Uganda election: Besigye calls for peaceful protests
Uganda's main opposition leader Kizza Besigye has called for peaceful protests against the outcome of the recent general election.
Incumbent Yoweri Museveni won the presidential poll with 68% of the vote.
Dr Besigye said both the presidential and parliamentary votes were a sham, with ballot stuffing and intimidation.
His protest call came a day after the electoral commission postponed the mayoral election in the capital because of alleged vote rigging.
A senior member of the commission said he had found evidence of ballot-box stuffing when he visited several polling stations in Kampala.
"The time is now for the people of Uganda to rise and peacefully protest against the outcome of the 2011 elections," said Dr Besigye, who stood against Mr Museveni for a third time.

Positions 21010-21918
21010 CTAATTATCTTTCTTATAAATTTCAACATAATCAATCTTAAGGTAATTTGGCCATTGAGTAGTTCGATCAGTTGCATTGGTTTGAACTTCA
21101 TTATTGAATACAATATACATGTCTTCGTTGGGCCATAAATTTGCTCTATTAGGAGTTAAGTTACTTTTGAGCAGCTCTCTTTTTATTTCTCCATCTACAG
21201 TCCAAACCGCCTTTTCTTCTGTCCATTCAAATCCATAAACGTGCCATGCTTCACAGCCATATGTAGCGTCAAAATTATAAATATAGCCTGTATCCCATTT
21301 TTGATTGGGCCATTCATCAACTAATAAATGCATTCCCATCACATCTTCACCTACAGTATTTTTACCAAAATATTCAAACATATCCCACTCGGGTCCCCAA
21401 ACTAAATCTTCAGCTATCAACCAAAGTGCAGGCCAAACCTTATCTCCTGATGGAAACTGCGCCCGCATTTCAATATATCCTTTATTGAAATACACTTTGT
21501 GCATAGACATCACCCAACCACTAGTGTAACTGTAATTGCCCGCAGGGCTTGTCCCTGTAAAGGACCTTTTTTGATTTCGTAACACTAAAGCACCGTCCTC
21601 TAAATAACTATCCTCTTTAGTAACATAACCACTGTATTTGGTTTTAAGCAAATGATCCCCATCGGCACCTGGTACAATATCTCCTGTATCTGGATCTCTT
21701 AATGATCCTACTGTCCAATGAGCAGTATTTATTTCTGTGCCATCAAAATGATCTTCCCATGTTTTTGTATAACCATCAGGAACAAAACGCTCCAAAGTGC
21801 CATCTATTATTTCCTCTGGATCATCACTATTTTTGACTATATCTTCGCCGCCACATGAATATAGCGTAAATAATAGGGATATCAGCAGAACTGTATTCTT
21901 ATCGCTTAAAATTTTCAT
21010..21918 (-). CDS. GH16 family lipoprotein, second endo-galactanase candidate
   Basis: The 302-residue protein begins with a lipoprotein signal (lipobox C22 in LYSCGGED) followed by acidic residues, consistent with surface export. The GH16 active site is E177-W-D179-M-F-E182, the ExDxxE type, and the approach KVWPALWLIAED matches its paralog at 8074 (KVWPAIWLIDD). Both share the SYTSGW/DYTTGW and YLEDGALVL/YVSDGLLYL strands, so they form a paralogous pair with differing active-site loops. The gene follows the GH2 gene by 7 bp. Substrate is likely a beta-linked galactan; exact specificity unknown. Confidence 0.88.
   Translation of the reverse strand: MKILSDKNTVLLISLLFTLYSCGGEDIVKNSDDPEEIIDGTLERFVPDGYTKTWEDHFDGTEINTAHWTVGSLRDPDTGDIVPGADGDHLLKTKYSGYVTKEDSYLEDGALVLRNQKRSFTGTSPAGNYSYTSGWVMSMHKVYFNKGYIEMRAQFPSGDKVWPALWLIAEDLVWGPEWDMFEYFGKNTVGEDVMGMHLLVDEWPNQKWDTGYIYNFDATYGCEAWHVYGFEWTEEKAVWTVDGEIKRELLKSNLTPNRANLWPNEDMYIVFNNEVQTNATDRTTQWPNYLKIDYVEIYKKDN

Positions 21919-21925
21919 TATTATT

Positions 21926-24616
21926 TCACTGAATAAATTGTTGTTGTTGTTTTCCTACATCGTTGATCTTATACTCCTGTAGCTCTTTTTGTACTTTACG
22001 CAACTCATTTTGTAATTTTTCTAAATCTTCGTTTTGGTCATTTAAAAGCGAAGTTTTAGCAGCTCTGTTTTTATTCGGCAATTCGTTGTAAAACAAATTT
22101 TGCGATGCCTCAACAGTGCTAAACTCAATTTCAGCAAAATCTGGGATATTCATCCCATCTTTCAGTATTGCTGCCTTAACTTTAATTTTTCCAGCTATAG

Before the election, Mr Museveni vowed to stop any street protests and warned that Egyptian-style demonstrations could not happen in Uganda.
"We can't allow them to demonstrate, there's already enough tension," police spokeswoman Judith Nabakoba told Reuters news agency.
African Union election observers have said the polls in Uganda suffered from severe shortcomings, and cannot be described as free and fair.
Other international observers have also criticised the election process, but said it was largely peaceful.
Dr Besigye and Mr Museveni were allies in the guerrilla war which brought the latter to power in 1986, but they later fell out.